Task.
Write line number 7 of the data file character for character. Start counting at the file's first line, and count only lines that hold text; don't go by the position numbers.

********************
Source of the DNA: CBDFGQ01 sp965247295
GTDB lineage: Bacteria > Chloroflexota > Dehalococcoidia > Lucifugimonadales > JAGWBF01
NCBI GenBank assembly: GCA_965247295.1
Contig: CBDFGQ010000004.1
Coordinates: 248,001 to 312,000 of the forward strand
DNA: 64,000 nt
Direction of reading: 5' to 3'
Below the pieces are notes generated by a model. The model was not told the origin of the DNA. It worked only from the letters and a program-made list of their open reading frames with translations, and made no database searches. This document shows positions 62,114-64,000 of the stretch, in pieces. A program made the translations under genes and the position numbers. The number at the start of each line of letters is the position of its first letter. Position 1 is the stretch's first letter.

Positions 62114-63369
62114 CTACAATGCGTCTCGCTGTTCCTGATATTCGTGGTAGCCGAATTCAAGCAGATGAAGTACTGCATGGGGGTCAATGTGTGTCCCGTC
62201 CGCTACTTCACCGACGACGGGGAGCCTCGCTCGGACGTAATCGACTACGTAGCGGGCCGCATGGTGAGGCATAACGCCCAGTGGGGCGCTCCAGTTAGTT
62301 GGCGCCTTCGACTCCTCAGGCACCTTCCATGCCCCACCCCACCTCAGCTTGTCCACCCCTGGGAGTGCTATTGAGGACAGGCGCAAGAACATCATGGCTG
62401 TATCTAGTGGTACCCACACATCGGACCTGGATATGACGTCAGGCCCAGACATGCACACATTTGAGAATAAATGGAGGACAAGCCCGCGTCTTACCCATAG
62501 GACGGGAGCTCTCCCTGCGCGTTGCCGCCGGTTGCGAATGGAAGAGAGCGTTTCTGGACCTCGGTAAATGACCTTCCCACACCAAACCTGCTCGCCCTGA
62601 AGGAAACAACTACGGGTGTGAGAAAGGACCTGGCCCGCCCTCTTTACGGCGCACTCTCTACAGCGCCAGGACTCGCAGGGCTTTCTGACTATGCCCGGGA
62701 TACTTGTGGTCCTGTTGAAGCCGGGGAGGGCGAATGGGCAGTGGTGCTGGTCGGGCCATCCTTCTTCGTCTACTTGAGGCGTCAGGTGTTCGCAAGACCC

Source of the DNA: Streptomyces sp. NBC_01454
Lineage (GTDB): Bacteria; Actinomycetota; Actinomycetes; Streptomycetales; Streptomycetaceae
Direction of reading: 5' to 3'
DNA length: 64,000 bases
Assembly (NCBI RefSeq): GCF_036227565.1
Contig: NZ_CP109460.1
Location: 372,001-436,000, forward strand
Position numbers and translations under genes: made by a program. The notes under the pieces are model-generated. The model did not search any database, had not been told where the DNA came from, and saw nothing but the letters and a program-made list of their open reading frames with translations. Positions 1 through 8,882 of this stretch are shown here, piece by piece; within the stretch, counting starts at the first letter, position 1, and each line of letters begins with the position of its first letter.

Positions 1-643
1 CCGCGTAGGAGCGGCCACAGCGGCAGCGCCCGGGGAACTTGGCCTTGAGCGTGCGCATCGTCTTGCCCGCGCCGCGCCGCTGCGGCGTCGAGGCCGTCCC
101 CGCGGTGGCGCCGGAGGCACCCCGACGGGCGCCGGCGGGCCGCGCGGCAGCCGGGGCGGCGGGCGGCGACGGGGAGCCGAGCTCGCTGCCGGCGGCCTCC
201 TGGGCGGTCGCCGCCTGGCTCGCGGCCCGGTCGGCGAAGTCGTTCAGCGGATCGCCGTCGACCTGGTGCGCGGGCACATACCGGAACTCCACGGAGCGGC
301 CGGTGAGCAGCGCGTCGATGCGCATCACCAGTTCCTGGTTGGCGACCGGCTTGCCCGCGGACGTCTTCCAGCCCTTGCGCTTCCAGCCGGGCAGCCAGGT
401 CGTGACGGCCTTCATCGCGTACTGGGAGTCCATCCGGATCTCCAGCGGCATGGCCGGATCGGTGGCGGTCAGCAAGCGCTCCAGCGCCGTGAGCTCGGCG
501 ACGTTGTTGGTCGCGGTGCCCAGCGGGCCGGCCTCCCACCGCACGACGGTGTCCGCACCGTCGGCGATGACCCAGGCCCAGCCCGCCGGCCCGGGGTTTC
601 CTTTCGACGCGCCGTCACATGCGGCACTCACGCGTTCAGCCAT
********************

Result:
Direction of reading: 5' to 3'